Graduation Year

2016

Document Type

Campus Only Senior Thesis

Degree Name

Bachelor of Arts

Department

International and Intercultural Studies

Second Department

Hispanic Studies

Reader 1

Jennifer Wood

Reader 2

Lako Tongun

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Terms of Use for work posted in Scholarship@Claremont.

Rights Information

© 2016 Maya K. Suzuki-Jones

Abstract

Human trafficking is the world’s fastest growing global crime, which finally gained its due attention in the late 1990s. This thesis provides a critique of governmental anti-human trafficking efforts, in particular the U.S. Department of State’s Trafficking in Persons Report. Additionally, this thesis focuses on Argentina and its federal capital, as a case study of the effectiveness and ineffectiveness of governmental reports on human trafficking, as well as the contributions made by non-governmental anti-human trafficking efforts. This thesis argues that due to many factors, government corruption being one of the main ones, it is important to be critical of state power and the knowledge it produces surrounding the issue of human trafficking. It is also crucial that governmental anti-human trafficking efforts strengthen coordination and increase collaboration with regional and local NGOs and other non-governmental anti-human trafficking efforts, in order to more effectively fight to eliminate this transnational and international crime.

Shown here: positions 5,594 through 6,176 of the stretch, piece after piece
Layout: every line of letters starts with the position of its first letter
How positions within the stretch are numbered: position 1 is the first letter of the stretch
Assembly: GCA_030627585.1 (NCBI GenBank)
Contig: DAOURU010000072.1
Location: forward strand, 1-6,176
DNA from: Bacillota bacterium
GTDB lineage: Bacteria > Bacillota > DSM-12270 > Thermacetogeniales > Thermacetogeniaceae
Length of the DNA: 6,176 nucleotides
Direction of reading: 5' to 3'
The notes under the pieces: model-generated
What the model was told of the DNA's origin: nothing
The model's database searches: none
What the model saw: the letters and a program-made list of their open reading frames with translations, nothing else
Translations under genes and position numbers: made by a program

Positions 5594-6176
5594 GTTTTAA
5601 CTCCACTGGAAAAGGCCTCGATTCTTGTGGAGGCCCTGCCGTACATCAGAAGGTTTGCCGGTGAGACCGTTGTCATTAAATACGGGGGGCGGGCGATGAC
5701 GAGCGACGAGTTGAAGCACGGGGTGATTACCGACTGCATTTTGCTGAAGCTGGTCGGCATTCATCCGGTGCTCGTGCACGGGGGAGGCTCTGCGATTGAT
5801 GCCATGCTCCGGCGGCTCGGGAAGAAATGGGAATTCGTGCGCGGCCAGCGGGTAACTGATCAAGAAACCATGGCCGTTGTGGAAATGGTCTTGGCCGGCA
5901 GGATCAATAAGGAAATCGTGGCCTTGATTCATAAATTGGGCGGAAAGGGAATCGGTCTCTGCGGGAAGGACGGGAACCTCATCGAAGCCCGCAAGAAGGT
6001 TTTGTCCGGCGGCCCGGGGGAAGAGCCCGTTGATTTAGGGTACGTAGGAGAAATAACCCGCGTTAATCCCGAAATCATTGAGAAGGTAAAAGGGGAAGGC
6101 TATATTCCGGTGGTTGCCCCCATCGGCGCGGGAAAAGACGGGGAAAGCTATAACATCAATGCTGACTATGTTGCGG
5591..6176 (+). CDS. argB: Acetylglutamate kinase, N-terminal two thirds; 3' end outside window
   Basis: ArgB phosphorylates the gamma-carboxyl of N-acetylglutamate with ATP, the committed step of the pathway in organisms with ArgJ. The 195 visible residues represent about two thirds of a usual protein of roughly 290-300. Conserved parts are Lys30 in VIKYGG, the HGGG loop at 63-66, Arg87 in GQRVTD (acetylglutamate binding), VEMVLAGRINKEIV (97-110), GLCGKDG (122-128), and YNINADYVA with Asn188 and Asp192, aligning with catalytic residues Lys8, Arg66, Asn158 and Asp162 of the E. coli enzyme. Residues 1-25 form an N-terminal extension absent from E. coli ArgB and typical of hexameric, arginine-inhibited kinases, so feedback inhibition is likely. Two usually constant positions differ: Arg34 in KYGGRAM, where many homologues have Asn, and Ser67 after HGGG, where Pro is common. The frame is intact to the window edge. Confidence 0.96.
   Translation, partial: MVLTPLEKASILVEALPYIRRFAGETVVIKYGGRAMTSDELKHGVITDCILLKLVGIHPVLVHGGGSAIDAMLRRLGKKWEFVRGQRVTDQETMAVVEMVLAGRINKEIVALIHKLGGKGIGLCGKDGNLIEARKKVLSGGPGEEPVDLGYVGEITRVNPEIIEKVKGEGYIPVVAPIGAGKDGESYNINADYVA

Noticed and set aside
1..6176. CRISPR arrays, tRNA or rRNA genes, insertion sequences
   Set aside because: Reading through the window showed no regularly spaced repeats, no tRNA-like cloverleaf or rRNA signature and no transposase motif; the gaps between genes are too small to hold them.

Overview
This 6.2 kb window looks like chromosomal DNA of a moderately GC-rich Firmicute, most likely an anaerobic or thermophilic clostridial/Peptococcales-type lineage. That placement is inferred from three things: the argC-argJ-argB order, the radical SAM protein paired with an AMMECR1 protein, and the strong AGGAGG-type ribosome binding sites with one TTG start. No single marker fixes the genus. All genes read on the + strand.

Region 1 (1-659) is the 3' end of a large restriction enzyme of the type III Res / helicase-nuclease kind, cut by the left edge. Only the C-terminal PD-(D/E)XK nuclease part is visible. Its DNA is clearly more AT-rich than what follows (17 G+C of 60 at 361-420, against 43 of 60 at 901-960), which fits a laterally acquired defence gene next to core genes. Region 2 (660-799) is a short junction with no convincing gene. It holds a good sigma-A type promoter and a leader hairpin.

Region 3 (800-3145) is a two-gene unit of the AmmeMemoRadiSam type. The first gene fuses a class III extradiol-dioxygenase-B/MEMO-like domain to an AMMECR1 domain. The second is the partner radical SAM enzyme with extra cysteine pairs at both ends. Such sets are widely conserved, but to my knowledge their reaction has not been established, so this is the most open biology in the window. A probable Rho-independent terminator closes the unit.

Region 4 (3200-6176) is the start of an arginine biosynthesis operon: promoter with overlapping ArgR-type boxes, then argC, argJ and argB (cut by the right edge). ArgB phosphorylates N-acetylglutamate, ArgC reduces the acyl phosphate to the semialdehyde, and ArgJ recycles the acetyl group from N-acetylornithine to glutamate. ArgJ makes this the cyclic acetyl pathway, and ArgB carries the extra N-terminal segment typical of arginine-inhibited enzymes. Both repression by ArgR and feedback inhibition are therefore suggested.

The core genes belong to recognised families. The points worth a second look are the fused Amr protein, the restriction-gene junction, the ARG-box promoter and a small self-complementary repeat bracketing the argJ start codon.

This thesis is restricted to the Claremont Colleges current faculty, students, and staff. It is not available for interlibrary loan. Please send a request for access through Contact Us.

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